The FCA has admitted it must widen the information it demands about advisers as the current data it collects is limited and could allow some dodgy dealers to “fall under the radar.”
Reporting rules that took effect on 31 December 2012 require advisory firms to provide the FCA with information on complaints about matters relating to the retail investment activities carried out by its retail investment advisers.
The rules required a regular, six-monthly complaints report (including nil returns), and an ongoing notification that is triggered in the event an adviser is subject to three upheld complaints within 12 months or to one complaint paying more than £50,000 redress.
Now the FCA plans to add to these rules and capture complaints relating to all activities carried out as a retail investment adviser - not just activities covered by the Retail Distribution Review.
In practice, the FCA admitted certain activities, such as advising on securities and/or derivatives that are not classified as retail investments are not captured by the current set of reporting rules.
In addition the term ‘retail investment activities’ stated in the current reporting requirements does not include two aspects of the definition of retail investment products, introduced as part of the RDR rules.
According to the FCA adjusting the rules to refer to activities carried out when acting as a retail investment adviser will align the scope of all the RDR professionalism rules to the same individuals and the activities they carry out.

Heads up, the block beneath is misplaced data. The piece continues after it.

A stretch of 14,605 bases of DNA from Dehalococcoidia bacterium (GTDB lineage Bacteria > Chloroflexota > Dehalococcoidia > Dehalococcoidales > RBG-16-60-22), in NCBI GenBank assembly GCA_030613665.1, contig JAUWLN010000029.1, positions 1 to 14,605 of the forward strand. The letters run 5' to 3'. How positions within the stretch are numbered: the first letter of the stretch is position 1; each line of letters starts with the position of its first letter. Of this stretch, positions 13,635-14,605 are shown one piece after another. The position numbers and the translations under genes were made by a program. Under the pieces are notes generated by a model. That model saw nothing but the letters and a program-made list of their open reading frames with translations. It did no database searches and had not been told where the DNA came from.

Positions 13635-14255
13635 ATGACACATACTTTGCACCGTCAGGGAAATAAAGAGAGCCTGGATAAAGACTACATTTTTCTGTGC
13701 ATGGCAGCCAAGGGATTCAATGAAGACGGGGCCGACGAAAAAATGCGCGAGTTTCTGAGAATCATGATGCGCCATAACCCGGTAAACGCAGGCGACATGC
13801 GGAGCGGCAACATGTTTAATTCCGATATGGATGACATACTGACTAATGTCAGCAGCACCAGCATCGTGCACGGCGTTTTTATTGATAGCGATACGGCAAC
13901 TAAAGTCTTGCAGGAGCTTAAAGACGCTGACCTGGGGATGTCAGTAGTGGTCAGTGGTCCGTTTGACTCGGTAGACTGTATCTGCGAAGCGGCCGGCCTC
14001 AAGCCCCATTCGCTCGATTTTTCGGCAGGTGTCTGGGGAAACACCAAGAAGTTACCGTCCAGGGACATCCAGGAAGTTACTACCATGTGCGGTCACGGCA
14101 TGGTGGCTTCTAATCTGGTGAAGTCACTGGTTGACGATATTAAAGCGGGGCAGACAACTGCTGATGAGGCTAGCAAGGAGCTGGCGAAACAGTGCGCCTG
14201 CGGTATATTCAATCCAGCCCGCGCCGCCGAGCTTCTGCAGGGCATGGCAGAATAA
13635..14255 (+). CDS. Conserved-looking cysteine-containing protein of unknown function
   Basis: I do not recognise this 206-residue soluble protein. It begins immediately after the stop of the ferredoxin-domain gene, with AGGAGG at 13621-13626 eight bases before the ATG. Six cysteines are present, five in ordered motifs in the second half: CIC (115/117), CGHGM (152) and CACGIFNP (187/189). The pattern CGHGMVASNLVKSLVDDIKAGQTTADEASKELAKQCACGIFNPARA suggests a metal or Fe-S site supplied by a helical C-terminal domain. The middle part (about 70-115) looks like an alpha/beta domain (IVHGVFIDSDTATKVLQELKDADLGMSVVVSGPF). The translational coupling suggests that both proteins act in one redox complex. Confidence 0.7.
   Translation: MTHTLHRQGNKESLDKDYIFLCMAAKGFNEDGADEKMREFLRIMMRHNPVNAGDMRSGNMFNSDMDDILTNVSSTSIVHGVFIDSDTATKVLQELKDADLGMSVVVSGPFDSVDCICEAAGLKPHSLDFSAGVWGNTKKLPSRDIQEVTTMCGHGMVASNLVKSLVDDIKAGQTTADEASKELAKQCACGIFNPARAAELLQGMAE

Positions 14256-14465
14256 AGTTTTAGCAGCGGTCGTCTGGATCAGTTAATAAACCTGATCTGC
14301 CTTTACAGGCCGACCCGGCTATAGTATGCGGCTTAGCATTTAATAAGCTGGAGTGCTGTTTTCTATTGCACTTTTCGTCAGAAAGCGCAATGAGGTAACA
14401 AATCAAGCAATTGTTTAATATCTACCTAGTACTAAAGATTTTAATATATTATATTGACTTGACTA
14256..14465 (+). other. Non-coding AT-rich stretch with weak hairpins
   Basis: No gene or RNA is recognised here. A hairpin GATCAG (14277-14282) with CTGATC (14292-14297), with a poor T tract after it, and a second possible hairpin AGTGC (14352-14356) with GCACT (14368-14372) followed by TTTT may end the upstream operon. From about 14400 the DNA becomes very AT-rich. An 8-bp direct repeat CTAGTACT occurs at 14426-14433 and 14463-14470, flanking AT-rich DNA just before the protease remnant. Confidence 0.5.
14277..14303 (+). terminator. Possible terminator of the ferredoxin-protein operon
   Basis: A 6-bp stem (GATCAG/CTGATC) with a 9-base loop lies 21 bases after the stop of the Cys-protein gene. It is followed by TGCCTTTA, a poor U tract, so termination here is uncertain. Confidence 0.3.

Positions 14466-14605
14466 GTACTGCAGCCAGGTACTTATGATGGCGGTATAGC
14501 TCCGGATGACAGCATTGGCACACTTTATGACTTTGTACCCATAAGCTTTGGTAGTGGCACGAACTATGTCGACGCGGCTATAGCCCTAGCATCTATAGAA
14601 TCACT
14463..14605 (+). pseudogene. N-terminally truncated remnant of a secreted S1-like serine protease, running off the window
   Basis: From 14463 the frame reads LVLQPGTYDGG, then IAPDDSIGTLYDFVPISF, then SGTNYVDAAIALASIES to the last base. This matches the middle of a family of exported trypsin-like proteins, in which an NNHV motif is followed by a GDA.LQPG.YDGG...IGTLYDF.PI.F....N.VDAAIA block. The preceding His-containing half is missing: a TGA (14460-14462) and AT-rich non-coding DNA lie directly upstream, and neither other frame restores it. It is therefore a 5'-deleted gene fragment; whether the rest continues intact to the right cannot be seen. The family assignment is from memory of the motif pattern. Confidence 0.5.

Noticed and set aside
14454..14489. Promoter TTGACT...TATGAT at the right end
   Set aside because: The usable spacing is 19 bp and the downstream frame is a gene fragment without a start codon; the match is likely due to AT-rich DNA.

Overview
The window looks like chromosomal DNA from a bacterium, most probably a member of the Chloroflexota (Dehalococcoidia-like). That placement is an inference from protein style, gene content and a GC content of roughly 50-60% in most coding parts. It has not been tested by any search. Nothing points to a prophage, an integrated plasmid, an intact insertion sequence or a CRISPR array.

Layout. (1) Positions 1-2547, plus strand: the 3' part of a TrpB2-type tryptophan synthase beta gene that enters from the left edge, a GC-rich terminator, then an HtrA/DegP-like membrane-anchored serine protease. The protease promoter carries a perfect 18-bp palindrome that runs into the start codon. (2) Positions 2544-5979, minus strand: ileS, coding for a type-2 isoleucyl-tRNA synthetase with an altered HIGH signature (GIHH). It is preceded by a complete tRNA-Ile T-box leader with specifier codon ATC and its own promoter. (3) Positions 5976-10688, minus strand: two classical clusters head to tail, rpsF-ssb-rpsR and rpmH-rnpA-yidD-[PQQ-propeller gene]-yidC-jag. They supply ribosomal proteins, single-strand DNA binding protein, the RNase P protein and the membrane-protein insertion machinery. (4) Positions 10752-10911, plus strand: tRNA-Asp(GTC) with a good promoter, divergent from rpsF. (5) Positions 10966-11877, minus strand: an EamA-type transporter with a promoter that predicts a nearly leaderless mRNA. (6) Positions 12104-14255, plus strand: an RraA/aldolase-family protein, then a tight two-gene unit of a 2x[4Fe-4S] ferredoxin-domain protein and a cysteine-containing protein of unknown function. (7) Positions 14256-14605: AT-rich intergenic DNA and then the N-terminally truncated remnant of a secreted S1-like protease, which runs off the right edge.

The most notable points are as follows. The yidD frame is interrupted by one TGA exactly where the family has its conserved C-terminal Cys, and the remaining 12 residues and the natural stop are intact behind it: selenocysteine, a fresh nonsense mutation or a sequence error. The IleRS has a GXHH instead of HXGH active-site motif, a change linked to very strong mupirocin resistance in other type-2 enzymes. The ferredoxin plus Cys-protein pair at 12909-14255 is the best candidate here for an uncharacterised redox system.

The FCA stated this will ensure that advisers are subject to the same standards and scrutiny – for example, if they advise on collective investment schemes or on shares or derivatives.
If the proposed adjustment is not made, the FCA argued there was a chance that poor quality advisers that specialise in shares or derivatives (for example) could fall under the radar and the clients of these advisers could suffer.
The FCA stated: “Advice on shares and derivatives is an area of concern for us in terms of advice suitability and we have taken enforcement action in this area in the past. We have published a number of final notices against firms, including specific cases of poor advice for penny shares and contracts for differences.”
If the adjustments to the reporting rules proposed are given the go-ahead the changes will come into force in early 2014.